As the United States scrambles to make its mind up on tech regulation, the European Union is taking another major step towards Big Tech regulation in the world of artificial intelligence (AI).

The European Parliament overwhelmingly voted on Wednesday to pass a new draft law of the Artificial Intelligence Act with 499 votes in favor, 28 against, and 93 abstentions. The final version of the law is expected to be voted on sometime in late 2023.

“The AI Act will set the tone worldwide in the development and governance of artificial intelligence, ensuring that this technology, set to radically transform our societies through the massive benefits it can offer, evolves and is used in accordance with the European values of democracy, fundamental rights, and the rule of law,” said Dragos Tudorache, Romanian politician and Member of the European Parliament (MEP).


If passed, the law imposes a comprehensive risk-based regulatory regime over AI systems. Artificial intelligence that threatens the safety, livelihoods, or human rights of people—such as those used for biometric surveillance—are deemed as posing an “unacceptable risk” and would be banned outright.

Next on the risk spectrum are “high-risk” systems such as AI used in public transport infrastructure, educational grading, medical surgery, law enforcement, or financial credit-scoring. These will require passing certain regulatory obligations of risk assessment and security robustness before commercial use.

Finally, the vast majority of AI systems used by retail consumers, such as generative chatbots, facial recognition software, and spam filters, will fall into the “minimal” or “low-risk” categories. At minimum, they will require companies to make clear to users how the products they are using actually function.

“All eyes are on us today. While Big Tech companies are sounding the alarm over their own creations, Europe has gone ahead and proposed a concrete response to the risks AI is starting to pose," said MEP Brando Benifei. "We want AI’s positive potential for creativity and productivity to be harnessed, but we will also fight to protect our position and counter dangers to our democracies and freedoms during the negotiations with Council."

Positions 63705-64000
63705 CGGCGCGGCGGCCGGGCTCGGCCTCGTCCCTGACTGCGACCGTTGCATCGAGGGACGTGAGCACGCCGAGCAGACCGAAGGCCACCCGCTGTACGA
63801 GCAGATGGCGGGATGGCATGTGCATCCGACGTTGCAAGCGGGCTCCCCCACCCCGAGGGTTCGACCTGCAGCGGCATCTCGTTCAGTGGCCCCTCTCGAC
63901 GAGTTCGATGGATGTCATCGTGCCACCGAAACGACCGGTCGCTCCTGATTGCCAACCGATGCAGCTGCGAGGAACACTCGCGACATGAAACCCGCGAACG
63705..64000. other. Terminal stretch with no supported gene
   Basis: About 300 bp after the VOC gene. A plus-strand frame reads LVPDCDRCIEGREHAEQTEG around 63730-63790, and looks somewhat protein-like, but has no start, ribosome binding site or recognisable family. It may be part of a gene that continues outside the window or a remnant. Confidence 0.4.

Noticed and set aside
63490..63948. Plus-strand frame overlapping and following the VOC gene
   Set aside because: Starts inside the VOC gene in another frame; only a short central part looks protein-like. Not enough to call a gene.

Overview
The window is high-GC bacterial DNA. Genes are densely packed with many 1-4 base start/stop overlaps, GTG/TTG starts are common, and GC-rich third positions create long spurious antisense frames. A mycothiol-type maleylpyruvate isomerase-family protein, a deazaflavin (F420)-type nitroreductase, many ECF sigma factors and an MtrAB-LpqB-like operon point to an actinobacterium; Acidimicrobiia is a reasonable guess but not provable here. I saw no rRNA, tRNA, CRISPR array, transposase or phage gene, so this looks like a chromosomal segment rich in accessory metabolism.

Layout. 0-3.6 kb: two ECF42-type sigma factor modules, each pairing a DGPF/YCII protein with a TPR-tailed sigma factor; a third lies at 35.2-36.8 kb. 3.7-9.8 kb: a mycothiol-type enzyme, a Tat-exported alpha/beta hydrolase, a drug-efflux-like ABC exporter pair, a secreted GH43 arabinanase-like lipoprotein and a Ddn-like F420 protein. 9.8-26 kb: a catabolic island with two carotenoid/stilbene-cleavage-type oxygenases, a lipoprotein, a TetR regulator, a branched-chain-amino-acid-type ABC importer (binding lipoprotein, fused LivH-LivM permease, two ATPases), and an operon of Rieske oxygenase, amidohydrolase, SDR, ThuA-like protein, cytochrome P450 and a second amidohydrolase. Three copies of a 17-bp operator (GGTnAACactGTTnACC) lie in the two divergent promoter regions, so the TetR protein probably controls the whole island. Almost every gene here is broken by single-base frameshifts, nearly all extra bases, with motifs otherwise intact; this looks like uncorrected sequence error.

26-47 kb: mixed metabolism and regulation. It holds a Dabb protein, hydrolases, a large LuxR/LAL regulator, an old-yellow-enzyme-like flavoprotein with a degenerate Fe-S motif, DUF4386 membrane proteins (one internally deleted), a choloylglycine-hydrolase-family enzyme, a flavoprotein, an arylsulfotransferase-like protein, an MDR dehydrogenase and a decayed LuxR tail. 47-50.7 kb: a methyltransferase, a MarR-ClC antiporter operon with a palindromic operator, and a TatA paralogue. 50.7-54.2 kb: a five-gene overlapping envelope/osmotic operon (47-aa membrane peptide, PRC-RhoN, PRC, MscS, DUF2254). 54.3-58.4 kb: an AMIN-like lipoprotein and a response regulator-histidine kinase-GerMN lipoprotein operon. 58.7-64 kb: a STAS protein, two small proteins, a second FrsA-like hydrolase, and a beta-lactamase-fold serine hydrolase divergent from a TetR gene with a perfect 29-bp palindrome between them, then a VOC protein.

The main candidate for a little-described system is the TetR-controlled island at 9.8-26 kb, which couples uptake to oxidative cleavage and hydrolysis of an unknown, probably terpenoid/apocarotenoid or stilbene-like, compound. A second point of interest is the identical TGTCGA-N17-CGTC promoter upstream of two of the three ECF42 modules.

The law’s broad intent to curtail the social risks of AI systems directly addresses the many concerns of bias, discrimination, and job displacement that many prominent voices—such as Twitter CEO Elon Musk and OpenAI CEO Sam Altman—have voiced in recent years.

Mark Surman, president of the Mozilla Foundation, praised the EU’s AI Act for holding “AI developers more accountable and creating more transparency around AI systems—including ones like ChatGPT.”

Others fear, however, that the act may be extending overregulation into AI systems that pose limited risk to begin with. 

Boniface de Champris, Policy Manager at the Computer & Communications Industry Association (CCIA), stressed that the new rules must address AI risks “while leaving enough flexibility for developers to deliver useful AI applications.”

The EU’s progress on regulation is broadly welcomed, but it remains to be seen if the EU can overtake the US lead in the sector.

Despite the United States’ lead on tech innovation though, America continues to lag behind its European counterparts on the tech regulatory front. While the White House has issued executive orders urging American AI companies to promote “equity” in its AI systems, Congress has decidedly taken a “wait and see” approach towards these new technologies.

The crypto industry on the other hand, has been forced to operate in a state of regulatory limbo as the SEC launched major lawsuits against two of the sector's biggest exchanges—Binance and Coinbase—just last week.

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